Adoption: The Search for a New Parenthood

Gary Diamond, MD
Child Development Services of Clalit Health, Tel Aviv, Israel

Eva Arbel
Ben Gurion University, Be’er Sheva, Israel

Series: Pediatrics, Child and Adolescent Health
BISAC: SOC047000

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$205.00

Volume 10

Issue 1

Volume 2

Volume 3

Special issue: Resilience in breaking the cycle of children’s environmental health disparities
Edited by I Leslie Rubin, Robert J Geller, Abby Mutic, Benjamin A Gitterman, Nathan Mutic, Wayne Garfinkel, Claire D Coles, Kurt Martinuzzi, and Joav Merrick

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Gary Diamond, an American-trained developmental pediatrician, has along with professional colleagues over the past 15 years, counseled and traveled to orphanages around the world in the service of adoptive parents, interested in evaluating the child pre-adoption in his/her native setting, often being in foster care or orphanages in a variety of countries in Eastern Europe and Central America. The book is a collection of 25 true accounts of adoption, post adoption and adolescent and adult experiences with adoption, and presents a unique chronicle of the life cycle of the adoptive family and the adopted individual, with the added dimension of actual accounts of orphanage life. The book, and the stories within, are a chronicle of an individual’s search for identity, which is a universal theme.

The book originates in Israel, where adoptive families actually send physicians, trained in child development, to countries to examine children offered for adoption, enabling adoption professionals to acquire long-standing and intimate insights, into the process of adoption, from its very early stages, when institutionalized children are first exposed to visiting professionals and prospective adoptive parents. There exists no other account in the professional or popular literature of the life cycle of the adopted child/ individual, beginning from such an extremely early juncture in time.

Eva Arbel, MSW, has long experience with adoptive families, she herself being adopted at the age of two months, adds a unique dimension to the book, detailing the psychological processes adoption involves in the individual’s and family’s struggle to define self identity and to reconcile the tug of war between the adoptive and biological realities the adopted child and adult is constantly caught between. The book should be of special interest to professionals in the field of child development, developmental medicine and pediatrics, social work, child psychology and family counseling, as well as to the general public especially interested in human interest accounts of families and development, the search for identity and raising children struggling with issues of adjustment, attachment and belonging. (Imprint: Nova)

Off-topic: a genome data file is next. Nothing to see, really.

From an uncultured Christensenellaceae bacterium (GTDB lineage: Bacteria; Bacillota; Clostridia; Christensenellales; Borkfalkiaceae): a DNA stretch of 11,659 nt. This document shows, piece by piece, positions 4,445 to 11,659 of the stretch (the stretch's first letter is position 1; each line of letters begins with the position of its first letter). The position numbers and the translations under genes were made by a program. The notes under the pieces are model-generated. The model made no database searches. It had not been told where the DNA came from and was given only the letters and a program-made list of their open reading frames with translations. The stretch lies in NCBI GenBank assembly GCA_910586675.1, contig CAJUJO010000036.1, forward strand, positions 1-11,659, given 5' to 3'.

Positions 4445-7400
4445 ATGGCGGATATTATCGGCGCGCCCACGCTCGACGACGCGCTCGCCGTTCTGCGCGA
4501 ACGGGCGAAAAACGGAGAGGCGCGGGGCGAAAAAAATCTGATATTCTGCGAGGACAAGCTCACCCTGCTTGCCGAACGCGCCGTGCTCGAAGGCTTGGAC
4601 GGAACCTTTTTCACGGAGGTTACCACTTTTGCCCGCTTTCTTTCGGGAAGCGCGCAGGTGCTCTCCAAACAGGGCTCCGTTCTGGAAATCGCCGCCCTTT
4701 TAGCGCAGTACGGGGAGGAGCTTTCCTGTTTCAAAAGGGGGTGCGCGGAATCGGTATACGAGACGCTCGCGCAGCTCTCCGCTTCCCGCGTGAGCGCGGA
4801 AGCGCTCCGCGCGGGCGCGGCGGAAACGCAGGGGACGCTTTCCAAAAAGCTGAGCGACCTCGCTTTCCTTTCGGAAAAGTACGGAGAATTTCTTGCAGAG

Prologue

Introduction

Chapter 1 - Sealing one's fate (pp. 1-4)

Chapter 2 - What's overt and what's covert (pp. 5-10)

Chapter 3 - International adoption: How it's organized (pp. 11-14)

Chapter 4 - To be an orphan (pp. 15-18)

Chapter 5 - Orphanages (pp. 19-24)

Chapter 6 - The adoption business (pp. 25-32)

Chapter 7 - Parents as consumers (pp. 33-38)

Chapter 8 - "He's the One!" (pp. 39-46)

Chapter 9 - When to tell the child the truth (pp. 47-50)

Chapter 10 - Fears (pp. 51-54)

Chapter 11 - Love and prejudice (pp. 55-62)

Chapter 12 - The body doesn't lie (pp. 63-68)

Chapter 13 - Choice and control in adoption (pp. 69-76)

Chapter 14 - Magdalena's performance (pp. 77-82)

Chapter 15 - The child of our dreams (pp. 83-90)

Chapter 16 - Waiting for the phone to ring (pp. 91-98)

Chapter 17 - The power of faith (pp. 99-104)

Chapter 18 - A different kind of family (pp. 105-110)

Chapter 19 - 'Ghosts in the nursery' (pp. 111-116)

Chapter 20 - 'Georgia on my mind' (pp. 117-124)

Chapter 21 - A child from a good home (pp. 125-132)

Chapter 22 - Pages from a social worker's notebook: Chronicles from encounters with adopting families (pp. 133-136)

Chapter 23 - “So where is your mother?” (pp. 137-140)

Chapter 24 - They say that Mira resembles her mother and father (pp. 141-142)

Chapter 25 - “We saw you, we fell in love with you” (pp. 143-144)

Chapter 26 - I gave her up because I had no choice (pp. 145-146)

Chapter 27 - Leonard writes his parents from there (pp. 147-148)

Chapter 28 - Jared learns what a mother is (pp. 149-152)

Chapter 29 - “Thanks to his parents, you have that wonderful Jared” (pp. 153-156)

Chapter 30 - Princess or frog (pp. 157-162)

Chapter 31 - Like grandma, like mother (pp. 163-164)

Chapter 32 - Choices (pp. 165-168)

Chapter 33 - Family day (pp. 169-170)

Chapter 34 - Only three weeks (pp. 171-174)

Chapter 35 - Caught between two worlds (pp. 175-180)

Bibliography

About the authors

Index

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